To apply HS-AFM for live-cell imaging, three improvements were requried. Frist, we applied a wide-area scanner (photograph is shown in Fig. 1A), which is able to scan about 46×46 μm2 within 50 seconds per frames . In the mechanical design of a wide-area scanner, we referred the third-class leverage mechanism to amplify the displacements of X- and Y-directions. Specifically, both of the X-and Y-piezoactuators (a nominal unloaded displacement is ~11 μm at 100 V) was symmetrically arranged against the supporting base attached a Z-piezoactuator (a nominal unloaded displacement is ~4 μm at 100 V). In this case, the overall lever length is 25 mm. The fulcrum is set at the one end of the lever, while the force point is set as a position of X- or Y-piezoactuator with a length of 5 mm from the fulcrum; i.e., the designed lever ratio is 5. The actual displacements of this designed scanner resulted in ~46.7 μm and ~45.7 μm for the X- and the Y-direction, respectively. A sample stage was glued on the top of a Z-piezoactuator (white arrow in Fig. 1A). In addition, we further improved a wide-area scanner to obtain the best performance for HS-AFM observations, for example, a vibration damping for X-scan, a compensation for nonlinearity, a compensation for interference between X- and Y-scanners and the Z-scanner (Please see the details in our recent review ). Using this wide-area scanner, we can image a sample at ~7 second per frame for a scan area of 40×40 μm2 at 256 pixels2. The rate-limiting factor for imaging of the cell using a wide-area scanner is determined by the resonant frequency of the Z-piezoactuator (fR: ~50 kHz). Thus, the X–Y scanning size is enough to image a whole live mammalian cells. Indeed, we demonstrated HS-AFM movies of thin plasma membrane of live HeLa cells in 5×5 μm2 with temporal resolution of five seconds per frame .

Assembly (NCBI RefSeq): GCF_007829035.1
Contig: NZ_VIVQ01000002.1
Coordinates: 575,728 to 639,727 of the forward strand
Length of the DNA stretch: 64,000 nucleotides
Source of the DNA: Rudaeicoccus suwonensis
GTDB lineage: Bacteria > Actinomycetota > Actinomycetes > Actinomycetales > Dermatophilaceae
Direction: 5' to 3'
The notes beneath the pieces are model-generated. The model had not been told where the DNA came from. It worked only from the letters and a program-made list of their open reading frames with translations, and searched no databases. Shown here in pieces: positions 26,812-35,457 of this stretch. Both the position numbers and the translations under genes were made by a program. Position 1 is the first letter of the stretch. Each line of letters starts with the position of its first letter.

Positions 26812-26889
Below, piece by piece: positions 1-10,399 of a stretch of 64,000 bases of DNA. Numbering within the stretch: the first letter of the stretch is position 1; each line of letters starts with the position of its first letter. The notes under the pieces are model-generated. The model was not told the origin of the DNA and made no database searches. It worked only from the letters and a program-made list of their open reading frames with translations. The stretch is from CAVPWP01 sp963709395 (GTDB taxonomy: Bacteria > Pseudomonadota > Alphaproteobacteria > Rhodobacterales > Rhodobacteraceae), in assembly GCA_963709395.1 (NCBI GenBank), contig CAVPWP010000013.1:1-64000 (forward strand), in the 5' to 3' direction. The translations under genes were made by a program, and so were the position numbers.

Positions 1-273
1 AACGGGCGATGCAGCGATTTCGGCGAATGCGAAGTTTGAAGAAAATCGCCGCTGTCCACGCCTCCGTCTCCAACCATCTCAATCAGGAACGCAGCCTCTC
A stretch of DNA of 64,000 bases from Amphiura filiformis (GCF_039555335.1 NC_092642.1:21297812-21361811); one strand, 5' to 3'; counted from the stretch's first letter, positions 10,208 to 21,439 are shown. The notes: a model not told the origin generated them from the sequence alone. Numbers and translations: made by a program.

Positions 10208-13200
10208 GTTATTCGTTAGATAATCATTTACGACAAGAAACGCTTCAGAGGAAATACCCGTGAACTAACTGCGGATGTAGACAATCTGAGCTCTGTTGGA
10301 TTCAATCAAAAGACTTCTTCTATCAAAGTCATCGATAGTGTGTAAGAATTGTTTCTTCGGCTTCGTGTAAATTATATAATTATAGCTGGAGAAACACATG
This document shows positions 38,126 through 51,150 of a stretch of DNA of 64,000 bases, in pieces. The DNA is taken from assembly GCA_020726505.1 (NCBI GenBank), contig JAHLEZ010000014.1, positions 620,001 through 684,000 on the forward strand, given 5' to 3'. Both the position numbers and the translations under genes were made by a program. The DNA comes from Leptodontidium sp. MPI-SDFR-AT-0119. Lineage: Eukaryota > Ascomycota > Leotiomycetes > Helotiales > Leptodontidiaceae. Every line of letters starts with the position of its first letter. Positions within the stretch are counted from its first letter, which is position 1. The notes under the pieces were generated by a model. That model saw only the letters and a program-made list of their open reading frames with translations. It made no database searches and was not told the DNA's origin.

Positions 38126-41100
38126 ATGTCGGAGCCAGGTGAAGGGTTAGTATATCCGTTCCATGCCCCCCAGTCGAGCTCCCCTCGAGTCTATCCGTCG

Second, a longer AFM tip was applied to avoid collisions between the base of cantilever and living cells. The small cantilever for HS-AFM consists of a bird-beak end with ~1 μm length (Left panel in Fig. 1B). We always fabricated an additional sharp tip on a bird-beak to obtain high-resolution images using electron beam deposition (EBD) by scanning electron microscopy (SEM) . The length of an additional EBD tip used for imaging of biomolecules is less than ~1 μm. However, the tip of this length is unsuited for imaging of live mammalian cells, because the base of cantilever would collide with a taller region of a mammalian cell. To avoid these collisions, we fabricated a longer AFM tip by repeating 1 min EBD for 5–7 times on a bird-beak (the growth rate of an additional EBD tip is ~600 nm per min) . To compensate the mechanical drift of the SEM, the focus position was reset after each EBD cycle. According to this procedure, the length of a AFM tip for live-mammalian cells optimized about 3 μm, which is almost three times longer than that of the original AFM tip (Right panel in Fig. 1B). While the apex radius of a long AFM tip still has a diameter of less than ~4 nm, which is similar to that of the original AFM tip. This indicate that the sharp and long HS-AFM tip keeps the image quality as nanometer resolution (Fig. 1B).